Democracy Essay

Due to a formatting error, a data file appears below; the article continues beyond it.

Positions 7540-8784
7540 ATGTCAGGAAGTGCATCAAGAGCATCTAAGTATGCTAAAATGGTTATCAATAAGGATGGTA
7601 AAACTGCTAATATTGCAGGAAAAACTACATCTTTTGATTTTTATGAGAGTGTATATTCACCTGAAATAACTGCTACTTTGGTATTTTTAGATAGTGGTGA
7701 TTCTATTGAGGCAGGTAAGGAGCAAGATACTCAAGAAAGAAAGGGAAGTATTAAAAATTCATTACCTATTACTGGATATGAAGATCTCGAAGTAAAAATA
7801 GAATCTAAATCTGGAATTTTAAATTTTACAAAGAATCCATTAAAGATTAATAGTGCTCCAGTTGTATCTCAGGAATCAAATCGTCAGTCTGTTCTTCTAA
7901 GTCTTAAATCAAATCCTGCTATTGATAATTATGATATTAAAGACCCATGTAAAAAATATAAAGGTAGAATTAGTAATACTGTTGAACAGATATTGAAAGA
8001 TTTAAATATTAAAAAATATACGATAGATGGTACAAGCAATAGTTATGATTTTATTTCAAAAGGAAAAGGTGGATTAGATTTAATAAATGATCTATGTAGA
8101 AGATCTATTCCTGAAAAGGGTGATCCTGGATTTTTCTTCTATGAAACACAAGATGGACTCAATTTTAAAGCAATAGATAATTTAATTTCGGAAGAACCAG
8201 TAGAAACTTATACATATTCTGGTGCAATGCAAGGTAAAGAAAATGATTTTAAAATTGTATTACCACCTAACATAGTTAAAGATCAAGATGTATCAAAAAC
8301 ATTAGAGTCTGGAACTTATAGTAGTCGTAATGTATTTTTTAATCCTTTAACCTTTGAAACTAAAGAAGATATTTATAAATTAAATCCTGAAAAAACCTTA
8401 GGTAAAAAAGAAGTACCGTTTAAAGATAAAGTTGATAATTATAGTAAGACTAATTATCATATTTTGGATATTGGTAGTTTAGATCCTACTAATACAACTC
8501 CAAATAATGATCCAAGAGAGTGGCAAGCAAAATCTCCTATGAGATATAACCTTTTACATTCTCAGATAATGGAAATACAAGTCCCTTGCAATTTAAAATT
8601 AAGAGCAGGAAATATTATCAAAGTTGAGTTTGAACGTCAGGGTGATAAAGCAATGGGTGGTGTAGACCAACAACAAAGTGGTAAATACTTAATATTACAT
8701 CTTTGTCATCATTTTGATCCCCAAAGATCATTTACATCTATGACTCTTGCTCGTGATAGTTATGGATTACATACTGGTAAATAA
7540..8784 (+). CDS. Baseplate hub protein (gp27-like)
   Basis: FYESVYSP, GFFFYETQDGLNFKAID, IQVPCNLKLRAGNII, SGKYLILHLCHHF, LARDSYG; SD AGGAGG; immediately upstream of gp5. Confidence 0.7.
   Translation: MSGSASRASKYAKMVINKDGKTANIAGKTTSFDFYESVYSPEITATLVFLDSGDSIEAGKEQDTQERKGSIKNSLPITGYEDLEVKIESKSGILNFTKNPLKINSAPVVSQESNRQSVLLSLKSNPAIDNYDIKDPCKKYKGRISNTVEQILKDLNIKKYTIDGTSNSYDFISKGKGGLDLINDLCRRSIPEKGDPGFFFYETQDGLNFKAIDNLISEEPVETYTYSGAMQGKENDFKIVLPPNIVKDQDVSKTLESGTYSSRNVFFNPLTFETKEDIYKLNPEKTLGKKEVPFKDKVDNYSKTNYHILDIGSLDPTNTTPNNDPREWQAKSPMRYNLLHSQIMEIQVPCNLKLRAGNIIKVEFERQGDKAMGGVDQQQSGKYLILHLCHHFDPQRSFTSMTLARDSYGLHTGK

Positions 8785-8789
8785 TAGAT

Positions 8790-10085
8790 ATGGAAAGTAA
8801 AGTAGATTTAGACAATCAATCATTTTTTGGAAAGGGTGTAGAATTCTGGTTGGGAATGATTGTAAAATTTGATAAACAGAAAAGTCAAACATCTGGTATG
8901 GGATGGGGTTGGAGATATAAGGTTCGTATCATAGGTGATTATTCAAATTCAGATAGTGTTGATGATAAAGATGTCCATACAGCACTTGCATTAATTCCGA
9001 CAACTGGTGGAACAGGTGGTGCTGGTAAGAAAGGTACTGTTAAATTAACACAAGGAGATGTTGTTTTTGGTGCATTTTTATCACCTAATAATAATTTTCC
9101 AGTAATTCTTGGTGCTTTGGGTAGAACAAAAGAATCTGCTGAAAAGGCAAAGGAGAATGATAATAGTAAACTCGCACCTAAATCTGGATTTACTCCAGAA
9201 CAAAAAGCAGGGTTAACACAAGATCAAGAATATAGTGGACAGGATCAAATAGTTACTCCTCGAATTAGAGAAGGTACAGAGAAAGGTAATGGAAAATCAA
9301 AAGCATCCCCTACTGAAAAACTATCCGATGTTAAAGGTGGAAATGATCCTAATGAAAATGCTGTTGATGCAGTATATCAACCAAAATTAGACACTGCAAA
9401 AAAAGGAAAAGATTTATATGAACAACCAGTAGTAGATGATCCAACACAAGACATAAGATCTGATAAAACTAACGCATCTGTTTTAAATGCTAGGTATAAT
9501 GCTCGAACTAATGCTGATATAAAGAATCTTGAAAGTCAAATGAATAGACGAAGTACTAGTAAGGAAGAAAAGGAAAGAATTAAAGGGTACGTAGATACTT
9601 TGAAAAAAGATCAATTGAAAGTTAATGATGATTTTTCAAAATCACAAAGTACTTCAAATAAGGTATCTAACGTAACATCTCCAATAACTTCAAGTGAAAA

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Features in Thin Section - Plane Polarized Light Steven Dutch, Natural and Applied Sciences, University of Wisconsin - Green Bay First-time Visitors: Please visit Site Map and Disclaimer. Use "Back" to return here. The Cardinal Rule of Thin Sections What you see in thin section is a random cross-section through a grain whose properties vary in three dimensions. Therefore, always view as many grains of a mineral as possible to get an idea of the total range of properties you observe. Also, bear in mind that you may not get a grain that displays some property to optimum effect. Color Color in thin section tends to be more consistent than in hand specimen. Most major rock forming minerals are colorless (A). Some have distinctive colors (B). Some minerals like heamatite (C) which appear opaque in hand specimen are transparent on thin edges in thin section. The most common truly opaque minerals (D) are metallic oxides (magnetite, ilmenite) and sulfides (pyrite). Pleochroism Colored minerals often show different colors in thin section depending on how the grain is oriented relative to the polarizer directions. Top: Most minerals change from lighter to darker as the stage is rotated. Middle: Some minerals change color entirely as the grain is rotated. Bottom: In a few cases the color change is so extreme that the mineral is, in effect, a natural polarizer. Thin slices of tourmaline were often used as polarizing filters before good synthetic filters became available. Relief Relief is the contrast between a mineral and its surroundings due to difference in refractive index. The four grains shown here show increasing relief clockwise from left. Relief is positive when the grain has higher refractive index than its surroundings, negative if lower. Negative relief compared to quartz, feldspar and normal slide mounting media is relatively rare. A few

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